Russian spies are targeting organisations trying to develop a coronavirus vaccine in the UK, US and Canada, security services have warned.
The UK’s National Cyber Security Centre (NCSC) said the hackers “almost certainly” operated as “part of Russian intelligence services”.
It did not specify which organisations had been targeted, or whether any information had been stolen.
But it said vaccine research had not been hindered by the hackers.
Russia has denied responsibility.
“We do not have information about who may have hacked into pharmaceutical companies and research centres in Great Britain. We can say one thing – Russia has nothing at all to do with these attempts,” said Dmitry Peskov, a spokesman for President Putin, according to the Tass news agency.
The warning was published by a international group of security services:
- the UK’s NCSC
- the Canadian Communication Security Establishment (CSE)
- the United States Department for Homeland Security (DHS) Cyber-security Infrastructure Security Agency (CISA)
- the US National Security Agency (NSA)
One expert said it was “plausible” that, despite the Kremlin’s denials, Russian spies were involved.
“The received wisdom is that in cyber-space, attribution is difficult but not impossible,” commented Emily Taylor from the Chatham House think tank.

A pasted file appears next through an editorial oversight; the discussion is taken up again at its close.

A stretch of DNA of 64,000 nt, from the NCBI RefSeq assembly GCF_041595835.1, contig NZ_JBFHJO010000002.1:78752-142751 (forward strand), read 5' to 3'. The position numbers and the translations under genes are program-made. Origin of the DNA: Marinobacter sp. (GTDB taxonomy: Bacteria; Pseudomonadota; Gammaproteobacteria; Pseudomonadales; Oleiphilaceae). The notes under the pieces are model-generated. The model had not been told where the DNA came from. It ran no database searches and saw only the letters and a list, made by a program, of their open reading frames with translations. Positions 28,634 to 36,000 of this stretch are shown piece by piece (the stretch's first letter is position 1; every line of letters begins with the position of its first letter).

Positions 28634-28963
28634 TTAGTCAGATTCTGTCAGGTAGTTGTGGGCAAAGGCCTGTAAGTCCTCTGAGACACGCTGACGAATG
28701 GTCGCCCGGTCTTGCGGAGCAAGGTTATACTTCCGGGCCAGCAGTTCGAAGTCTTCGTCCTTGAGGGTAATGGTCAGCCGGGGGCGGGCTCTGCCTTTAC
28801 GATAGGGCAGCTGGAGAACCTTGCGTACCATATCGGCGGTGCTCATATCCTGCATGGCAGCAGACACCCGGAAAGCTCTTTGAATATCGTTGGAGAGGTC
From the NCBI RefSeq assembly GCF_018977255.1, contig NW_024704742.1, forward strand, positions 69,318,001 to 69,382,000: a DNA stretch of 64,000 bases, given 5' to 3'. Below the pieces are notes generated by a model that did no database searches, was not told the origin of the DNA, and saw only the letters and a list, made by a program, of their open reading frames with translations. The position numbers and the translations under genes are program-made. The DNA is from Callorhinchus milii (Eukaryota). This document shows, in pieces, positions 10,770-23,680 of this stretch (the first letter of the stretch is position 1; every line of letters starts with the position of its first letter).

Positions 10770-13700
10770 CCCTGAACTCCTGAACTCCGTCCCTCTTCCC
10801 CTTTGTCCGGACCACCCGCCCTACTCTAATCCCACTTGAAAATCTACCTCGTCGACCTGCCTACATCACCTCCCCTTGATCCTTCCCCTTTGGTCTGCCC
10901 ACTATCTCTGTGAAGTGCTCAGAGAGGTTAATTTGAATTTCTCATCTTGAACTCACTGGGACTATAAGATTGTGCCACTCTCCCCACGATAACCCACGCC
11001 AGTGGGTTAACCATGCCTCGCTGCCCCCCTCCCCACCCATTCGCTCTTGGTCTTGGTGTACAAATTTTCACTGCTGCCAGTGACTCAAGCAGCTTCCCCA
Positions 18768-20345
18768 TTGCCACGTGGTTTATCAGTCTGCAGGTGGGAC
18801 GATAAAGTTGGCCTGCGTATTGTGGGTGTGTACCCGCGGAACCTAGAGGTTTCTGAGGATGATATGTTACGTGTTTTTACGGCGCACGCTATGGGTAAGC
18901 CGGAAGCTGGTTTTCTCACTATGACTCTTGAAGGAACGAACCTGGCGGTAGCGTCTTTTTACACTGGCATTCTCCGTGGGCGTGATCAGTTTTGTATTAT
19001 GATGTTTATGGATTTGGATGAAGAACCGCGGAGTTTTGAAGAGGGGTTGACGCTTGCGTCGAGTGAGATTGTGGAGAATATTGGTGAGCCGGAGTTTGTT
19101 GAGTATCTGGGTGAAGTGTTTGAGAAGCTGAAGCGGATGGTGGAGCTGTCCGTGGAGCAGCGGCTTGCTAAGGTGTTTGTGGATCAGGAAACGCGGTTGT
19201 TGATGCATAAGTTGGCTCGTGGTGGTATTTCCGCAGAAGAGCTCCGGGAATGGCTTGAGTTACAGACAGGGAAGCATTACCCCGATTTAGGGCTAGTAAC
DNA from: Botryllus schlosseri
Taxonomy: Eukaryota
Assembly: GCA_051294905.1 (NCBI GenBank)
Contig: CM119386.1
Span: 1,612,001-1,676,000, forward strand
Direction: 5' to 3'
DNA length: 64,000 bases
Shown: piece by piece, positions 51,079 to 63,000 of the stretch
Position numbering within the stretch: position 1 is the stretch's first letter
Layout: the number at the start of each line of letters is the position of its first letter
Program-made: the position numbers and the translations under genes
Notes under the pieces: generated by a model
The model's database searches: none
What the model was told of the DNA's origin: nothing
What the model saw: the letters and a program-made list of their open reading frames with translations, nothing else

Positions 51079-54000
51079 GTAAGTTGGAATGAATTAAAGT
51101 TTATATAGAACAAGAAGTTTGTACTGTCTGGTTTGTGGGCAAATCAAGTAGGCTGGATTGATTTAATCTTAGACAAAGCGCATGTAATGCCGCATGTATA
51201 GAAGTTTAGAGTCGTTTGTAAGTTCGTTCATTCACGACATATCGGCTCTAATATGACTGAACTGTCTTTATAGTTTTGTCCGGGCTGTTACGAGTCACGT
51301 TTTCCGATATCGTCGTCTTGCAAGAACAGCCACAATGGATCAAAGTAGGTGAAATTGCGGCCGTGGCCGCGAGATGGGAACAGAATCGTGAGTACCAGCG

“Usually the security services are much more hedgy in their language if they think there is any doubt.
“Cozy Bear [the named group] has been implicated in past cyber-attacks and has left quite a trail, and there are fairly good links to the Russian state itself.”
The UK, US and Canadian agencies said the hackers had exploited software flaws to get access to vulnerable computer systems, and had used malware called WellMess and WellMail to upload and download files from infected machines.
They are also said to have tricked individuals into handing over login credentials with spear-phishing attacks.
- Phishing emails are designed to trick the recipient into handing over their personal information
- Spear phishing is a targeted and personalised form of the attack, designed to trick a specific individual. Often the email appears to come from a trusted contact, and may include some personal information to make the message seem more convincing
But one cyber-security expert said the Russians were unlikely to be the only ones involved in such a campaign.
“They have lots of people, we have lots of people, the Americans have even more people, as do the Chinese,” commented Prof Ross Anderson from the University of Cambridge’s Computer Laboratory.
“They are all trying to steal this kind of stuff all the time.”
SOURCE: BBC NEWS